A Thunder of Drums
|A Thunder of Drums|
|Directed by||Joseph M. Newman|
|Produced by||Stanley Bass
|Written by||James Warner Bellah|
|Music by||Harry Sukman|
|Cinematography||William W. Spencer|
|Edited by||Ferris Webster|
In 1870 1st Lt. Curtis McQuade (Hamilton), a cavalry officer without field experience, arrives from the East at Fort Canby, the remote, understaffed post where he was born as the son of the then-post commander. He attempts to adjust to this new life under the once-disgraced Captain Maddocks (Boone), a wily but embittered veteran of Indian fighting who served under McQuade's father. They immediately clash when Maddocks demonstrates to the cocksure McQuade that the general knowledge of the West he gained as a child at Canby is not enough to permit him to command men in the field.
On the day McQuade reports, Maddocks is burying four troopers from a patrol led by Lt. Porter (Chamberlain), killed in a running fight with a large band of "hostiles" believed to be Comanches. They have also brought back a severely traumatized little girl, the only survivor of the massacre of a family at a distant ranch. The funeral casts gloom on the otherwise festive visit of Tracey Hamilton, also from the East and soon to wed Maddocks' second-in-command, Lt. Tom Gresham (Douglas). McQuade had previously been romantically involved with Tracey and immediately renews their affair. Gresham is assigned to lead another patrol to the suspected location of the hostiles but on the evening of his departure discovers the affair and an ugly scene ensues.
When Maddocks learns the next day that Gresham deviated from his orders, he leads McQuade and the troop in search of him without success. Finally one night they discover the bodies of Gresham and his men when they stop to bivouac. McQuade is shaken that his indiscretion may have caused Gresham to be dispirited and unwary but Maddocks is more pragmatic, disgusted that Gresham allowed himself to be fatally distracted. Prohibited by standing orders from conducting a retaliatory attack, Maddocks divides what is left of his troop, sending McQuade and nine men, including wise and seasoned 1st Sgt. Rodermill (O'Connell), to a nearby mesa as bait to lure the hostile band into attacking first.
The tactic works but McQuade's small group is hard-pressed by their attackers. Maddocks arrives with the main body in time to win the engagement but Rodermill is killed. McQuade discovers that their opponents were not Comanches at all, but Apaches, which Maddocks knew all along, having learned to "out-think them all." Maddocks is satisfied that a change in McQuade's attitude means that he is on the road to becoming a good officer. Upon his return to Canby, McQuade finds Tracey leaving, taking the little girl to her relatives in the East. Maddocks consoles McQuade with the thought that bachelors make the best soldiers because "they have nothing to lose but their loneliness."
- Richard Boone as Captain Stephen Maddocks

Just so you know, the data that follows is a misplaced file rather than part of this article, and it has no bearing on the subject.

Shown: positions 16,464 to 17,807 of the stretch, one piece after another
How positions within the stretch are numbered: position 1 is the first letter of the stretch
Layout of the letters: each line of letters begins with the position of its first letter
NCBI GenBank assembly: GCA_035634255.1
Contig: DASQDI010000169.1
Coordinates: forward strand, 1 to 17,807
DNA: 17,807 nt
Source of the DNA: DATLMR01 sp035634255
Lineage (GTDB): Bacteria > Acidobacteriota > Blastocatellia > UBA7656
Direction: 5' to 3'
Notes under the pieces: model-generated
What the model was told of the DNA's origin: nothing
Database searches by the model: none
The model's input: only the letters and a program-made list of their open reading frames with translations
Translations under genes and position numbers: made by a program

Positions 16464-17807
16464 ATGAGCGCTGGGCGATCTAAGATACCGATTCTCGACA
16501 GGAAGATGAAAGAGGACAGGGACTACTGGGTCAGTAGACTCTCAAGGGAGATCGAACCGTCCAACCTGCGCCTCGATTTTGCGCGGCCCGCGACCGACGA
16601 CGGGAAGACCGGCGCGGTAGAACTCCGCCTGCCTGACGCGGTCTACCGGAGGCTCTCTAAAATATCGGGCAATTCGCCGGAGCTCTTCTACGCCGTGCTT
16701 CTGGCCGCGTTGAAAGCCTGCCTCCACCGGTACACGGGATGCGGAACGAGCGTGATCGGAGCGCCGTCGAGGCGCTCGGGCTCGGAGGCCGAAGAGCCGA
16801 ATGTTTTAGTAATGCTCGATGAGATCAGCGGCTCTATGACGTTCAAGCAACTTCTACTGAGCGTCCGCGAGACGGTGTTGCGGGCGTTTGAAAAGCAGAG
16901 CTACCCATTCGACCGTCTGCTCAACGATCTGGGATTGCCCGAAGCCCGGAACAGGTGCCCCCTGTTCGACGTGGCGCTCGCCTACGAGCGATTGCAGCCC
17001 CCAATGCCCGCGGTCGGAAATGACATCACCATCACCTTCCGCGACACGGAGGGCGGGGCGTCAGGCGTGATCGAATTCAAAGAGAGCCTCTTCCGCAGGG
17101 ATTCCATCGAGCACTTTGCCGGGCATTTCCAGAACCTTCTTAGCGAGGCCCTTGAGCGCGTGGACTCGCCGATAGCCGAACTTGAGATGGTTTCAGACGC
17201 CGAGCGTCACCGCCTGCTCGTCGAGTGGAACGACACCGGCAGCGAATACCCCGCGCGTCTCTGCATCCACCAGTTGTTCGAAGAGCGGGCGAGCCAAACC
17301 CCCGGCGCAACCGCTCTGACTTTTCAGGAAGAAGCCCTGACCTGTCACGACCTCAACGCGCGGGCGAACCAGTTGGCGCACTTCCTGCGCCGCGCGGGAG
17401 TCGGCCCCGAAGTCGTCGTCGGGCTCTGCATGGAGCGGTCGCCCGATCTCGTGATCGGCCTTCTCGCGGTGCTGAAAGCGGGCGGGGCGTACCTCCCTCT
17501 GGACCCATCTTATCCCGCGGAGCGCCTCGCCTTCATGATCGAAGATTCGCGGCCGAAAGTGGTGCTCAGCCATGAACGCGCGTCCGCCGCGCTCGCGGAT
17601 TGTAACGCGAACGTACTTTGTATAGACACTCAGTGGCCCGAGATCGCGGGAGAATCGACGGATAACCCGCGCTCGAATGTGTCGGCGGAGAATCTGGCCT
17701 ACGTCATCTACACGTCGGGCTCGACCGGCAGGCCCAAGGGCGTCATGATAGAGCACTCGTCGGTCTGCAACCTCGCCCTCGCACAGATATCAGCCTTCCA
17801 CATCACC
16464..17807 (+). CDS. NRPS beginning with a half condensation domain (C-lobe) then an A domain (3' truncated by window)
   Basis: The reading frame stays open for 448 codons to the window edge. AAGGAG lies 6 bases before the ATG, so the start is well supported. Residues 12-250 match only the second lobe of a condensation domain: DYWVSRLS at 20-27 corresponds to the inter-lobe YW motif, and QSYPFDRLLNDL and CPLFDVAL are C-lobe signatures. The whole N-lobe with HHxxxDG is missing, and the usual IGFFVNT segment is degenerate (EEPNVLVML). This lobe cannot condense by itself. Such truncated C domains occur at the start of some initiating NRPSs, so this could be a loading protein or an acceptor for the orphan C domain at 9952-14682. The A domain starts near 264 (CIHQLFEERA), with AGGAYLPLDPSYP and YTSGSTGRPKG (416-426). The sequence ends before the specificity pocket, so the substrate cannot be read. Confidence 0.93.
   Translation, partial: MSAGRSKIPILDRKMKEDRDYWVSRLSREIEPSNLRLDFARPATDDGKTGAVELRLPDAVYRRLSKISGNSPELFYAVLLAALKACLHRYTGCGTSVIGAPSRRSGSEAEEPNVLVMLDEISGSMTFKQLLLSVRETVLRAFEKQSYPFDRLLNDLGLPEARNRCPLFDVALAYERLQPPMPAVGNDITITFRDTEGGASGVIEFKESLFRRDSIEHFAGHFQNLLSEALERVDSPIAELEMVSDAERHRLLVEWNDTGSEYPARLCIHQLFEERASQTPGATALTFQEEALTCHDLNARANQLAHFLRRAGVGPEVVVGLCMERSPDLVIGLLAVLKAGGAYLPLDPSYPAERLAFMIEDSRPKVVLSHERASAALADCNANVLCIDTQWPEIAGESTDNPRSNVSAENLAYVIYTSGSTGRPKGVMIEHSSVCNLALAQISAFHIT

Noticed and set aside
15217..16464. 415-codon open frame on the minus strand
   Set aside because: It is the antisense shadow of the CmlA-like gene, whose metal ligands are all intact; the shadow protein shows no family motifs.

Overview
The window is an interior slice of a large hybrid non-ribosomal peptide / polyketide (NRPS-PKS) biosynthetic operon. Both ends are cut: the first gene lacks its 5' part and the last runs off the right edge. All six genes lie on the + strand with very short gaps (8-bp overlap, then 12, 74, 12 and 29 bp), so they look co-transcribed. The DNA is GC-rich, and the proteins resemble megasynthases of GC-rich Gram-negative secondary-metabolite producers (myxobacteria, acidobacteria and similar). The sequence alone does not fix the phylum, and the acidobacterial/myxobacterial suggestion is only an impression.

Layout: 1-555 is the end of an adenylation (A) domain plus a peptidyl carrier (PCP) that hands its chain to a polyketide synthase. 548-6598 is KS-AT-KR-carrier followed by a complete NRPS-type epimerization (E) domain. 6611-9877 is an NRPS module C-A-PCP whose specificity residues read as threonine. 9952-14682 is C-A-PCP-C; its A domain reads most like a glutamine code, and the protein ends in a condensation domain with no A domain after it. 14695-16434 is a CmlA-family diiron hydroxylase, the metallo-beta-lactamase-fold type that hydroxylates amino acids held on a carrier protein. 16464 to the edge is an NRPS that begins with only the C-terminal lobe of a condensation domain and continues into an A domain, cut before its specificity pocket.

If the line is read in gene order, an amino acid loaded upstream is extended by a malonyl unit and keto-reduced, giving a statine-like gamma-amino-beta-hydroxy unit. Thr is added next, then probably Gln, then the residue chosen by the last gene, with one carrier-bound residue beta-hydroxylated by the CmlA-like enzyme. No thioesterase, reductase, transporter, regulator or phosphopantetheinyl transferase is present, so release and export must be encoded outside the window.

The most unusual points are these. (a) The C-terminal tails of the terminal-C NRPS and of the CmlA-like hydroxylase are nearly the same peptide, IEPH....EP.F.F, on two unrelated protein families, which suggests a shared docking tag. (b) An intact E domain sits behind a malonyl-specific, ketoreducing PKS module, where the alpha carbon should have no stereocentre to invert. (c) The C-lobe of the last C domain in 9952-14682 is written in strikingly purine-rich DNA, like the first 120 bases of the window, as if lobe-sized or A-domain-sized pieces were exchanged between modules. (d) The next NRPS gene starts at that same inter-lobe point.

- George Hamilton as Lt. Curtis McQuade
- Luana Patten as Tracey Hamilton
- Arthur O'Connell as 1st Sgt. Karl Rodermill
- Charles Bronson as Trooper Hanna
- Richard Chamberlain as Lt. Porter
- James Douglas as Lt. Thomas Gresham
- Duane Eddy as Trooper Eddy
- Slim Pickens as Trooper Erschick
The film starred a number of young actors under contract to MGM including George Hamilton, Richard Chamberlain, Carole Wells and James Douglas.
George Hamilton made the movie "to avoid the Ivy curse" and play a different kind of role.
The movie is notable for starring three well-known actors in relatively minor roles. Charles Bronson of Death Wish fame and rock musician Duane Eddy star as troopers, while Richard Chamberlain portrays Lieutenant Porter. Slim Pickens and Arthur O'Connell also had roles.
It was Robert Ender's first movie as an independent producer for MGM.
According to MGM records the film recorded a loss of $42,000.
- Young MGM Stars Cast for New Films: Burton and Mason 'Dig' Dylan; Glenn Ford Will Make Classic Scheuer, Philip K. Los Angeles Times (1923-Current File) [Los Angeles, Calif] 24 Feb 1961: 22.
- George Hamilton & William Stadiem, Don't Mind If I Do, Simon & Schuster 2008 p 149
- MOVIE TO RELATE STORY OF A HORSE: Bob Hope May Play Role of 'Snowman's' Rescuer By A.H. WEILER. New York Times (1923-Current file) [New York, N.Y] 25 Sep 1961: 39.
- The Eddie Mannix Ledger, Los Angeles: Margaret Herrick Library, Center for Motion Picture Study.
- A Thunder of Drums at the Internet Movie Database
- A Thunder of Drums at the TCM Movie Database
- A Thunder of Drums at AllMovie
- American Film Institute (1997). "A Thunder of Drums". The American Film Institute catalog of motion pictures produced in the United States. 1, pt. 2. University of California Press. p. 1106. ISBN 0-520-20970-2. Retrieved September 24, 2009.
- Blum, Daniel (1962). Screen World 1962. Biblio and Tannen. p. 80. ISBN 0-8196-0303-1. Retrieved September 24, 2009.
- Nielsen Business Media, Inc (April 24, 1961). "Dicourse". Billboard: 39. Retrieved September 24, 2009.
- Hamilton, George; Stadiem, William (2008). Don't Mind If I Do. Simon and Schuster. p. 163. ISBN 1-4165-4507-7. Retrieved September 24, 2009.
- Lisanti, Tom (2003). Drive-in dream girls: a galaxy of B-movie starlets of the sixties. McFarland. p. 194. ISBN 0-7864-1575-4. Retrieved September 24, 2009.
- Nielsen Business Media, Inc (May 8, 1961). "Talent Topics: Hollywood". Billboard: 5. Retrieved September 24, 2009.
- Weiler, A.H. (September 27, 1961). "A Thunder of Drums Comes to Capitol". The New York Times. The New York Times Company. Retrieved September 24, 2009.